(Received 13 August 2014; accepted 6 March 2015)
Published Online: 06 May 2015
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Saturation of sand specimens during experimental investigations is important to correctly reproduce undrained shearing behavior, including liquefaction. Sand below the water table is often well saturated in situ because any gases trapped during deposition or compaction have had adequate time to dissolve or migrate through the sand. Reproducing this condition on a short time scale in the laboratory often requires use of backpressure or vacuum saturation. However, backpressure and vacuum saturation sometimes cannot be utilized, for example, in centrifuge models containing soils sensitive to the effects of vacuum. This paper focuses on development and validation of a water pluviation device to construct saturated sand levees during a centrifuge testing program for which backpressure and vacuum methods could not be utilized. P-wave velocity, Vp, measurements using an ultrasound system verified the degree of saturation achieved in the fill. Correlations between Vp and B values are discussed. The vacuum saturation system is shown to provide a high degree of saturation (Vp > 1500 m/s), whereas more traditional water pluviation techniques are shown to produce unsaturated fill.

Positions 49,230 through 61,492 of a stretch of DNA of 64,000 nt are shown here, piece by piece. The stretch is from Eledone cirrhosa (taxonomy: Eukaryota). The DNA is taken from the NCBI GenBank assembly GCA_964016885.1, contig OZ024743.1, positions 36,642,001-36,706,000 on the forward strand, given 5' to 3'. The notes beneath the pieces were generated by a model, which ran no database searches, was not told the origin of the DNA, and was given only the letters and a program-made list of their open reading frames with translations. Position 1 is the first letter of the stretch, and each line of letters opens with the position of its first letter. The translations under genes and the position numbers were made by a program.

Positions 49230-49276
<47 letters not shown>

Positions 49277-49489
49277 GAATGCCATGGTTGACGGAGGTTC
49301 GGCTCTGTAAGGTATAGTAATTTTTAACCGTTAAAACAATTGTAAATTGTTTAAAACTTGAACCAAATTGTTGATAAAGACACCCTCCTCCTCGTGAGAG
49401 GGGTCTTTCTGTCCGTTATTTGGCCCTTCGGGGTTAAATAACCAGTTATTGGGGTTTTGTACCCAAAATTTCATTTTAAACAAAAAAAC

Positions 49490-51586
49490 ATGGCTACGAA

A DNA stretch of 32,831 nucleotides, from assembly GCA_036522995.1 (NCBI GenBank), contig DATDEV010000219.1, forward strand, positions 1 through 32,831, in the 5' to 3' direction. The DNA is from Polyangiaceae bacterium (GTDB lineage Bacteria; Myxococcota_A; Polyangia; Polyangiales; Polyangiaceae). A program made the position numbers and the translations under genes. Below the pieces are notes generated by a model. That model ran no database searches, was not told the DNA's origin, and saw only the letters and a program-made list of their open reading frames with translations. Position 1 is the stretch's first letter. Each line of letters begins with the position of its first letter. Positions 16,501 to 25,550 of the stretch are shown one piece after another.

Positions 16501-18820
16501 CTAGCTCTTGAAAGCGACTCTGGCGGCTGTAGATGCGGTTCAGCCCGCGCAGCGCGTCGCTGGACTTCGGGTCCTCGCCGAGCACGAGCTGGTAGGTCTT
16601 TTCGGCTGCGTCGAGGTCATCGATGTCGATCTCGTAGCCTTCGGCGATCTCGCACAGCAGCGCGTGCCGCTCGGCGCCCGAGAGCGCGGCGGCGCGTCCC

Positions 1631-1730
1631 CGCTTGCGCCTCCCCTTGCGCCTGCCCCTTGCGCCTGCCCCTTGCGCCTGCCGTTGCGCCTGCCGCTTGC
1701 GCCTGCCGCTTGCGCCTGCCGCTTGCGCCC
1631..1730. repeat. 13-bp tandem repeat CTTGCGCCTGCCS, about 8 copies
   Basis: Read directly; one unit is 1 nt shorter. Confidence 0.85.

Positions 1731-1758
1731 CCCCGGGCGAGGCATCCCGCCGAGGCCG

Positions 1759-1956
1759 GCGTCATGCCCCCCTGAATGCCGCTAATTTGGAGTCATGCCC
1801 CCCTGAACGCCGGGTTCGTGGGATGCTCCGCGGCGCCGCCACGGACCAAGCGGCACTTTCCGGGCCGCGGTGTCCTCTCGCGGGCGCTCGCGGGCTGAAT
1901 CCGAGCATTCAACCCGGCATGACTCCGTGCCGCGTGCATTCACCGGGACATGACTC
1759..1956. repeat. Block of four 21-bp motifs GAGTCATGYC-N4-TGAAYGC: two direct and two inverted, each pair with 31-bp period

Ph.D. Candidate, Dept. of Civil and Environmental Engineering, Univ. of California, Los Angeles,
Assistant Professor, Dept. of Civil and Environmental Engineering, Univ. of California, Irvine, CA
Ph.D. Candidate, Dept. of Civil and Environmental Engineering, Univ. of California, Irvine, CA
Brandenberg, Scott J.
Associate Professor and Vice Chair, Dept. of Civil and Environmental Engineering, Univ. of California, Los Angeles,
Stock #: GTJ20140173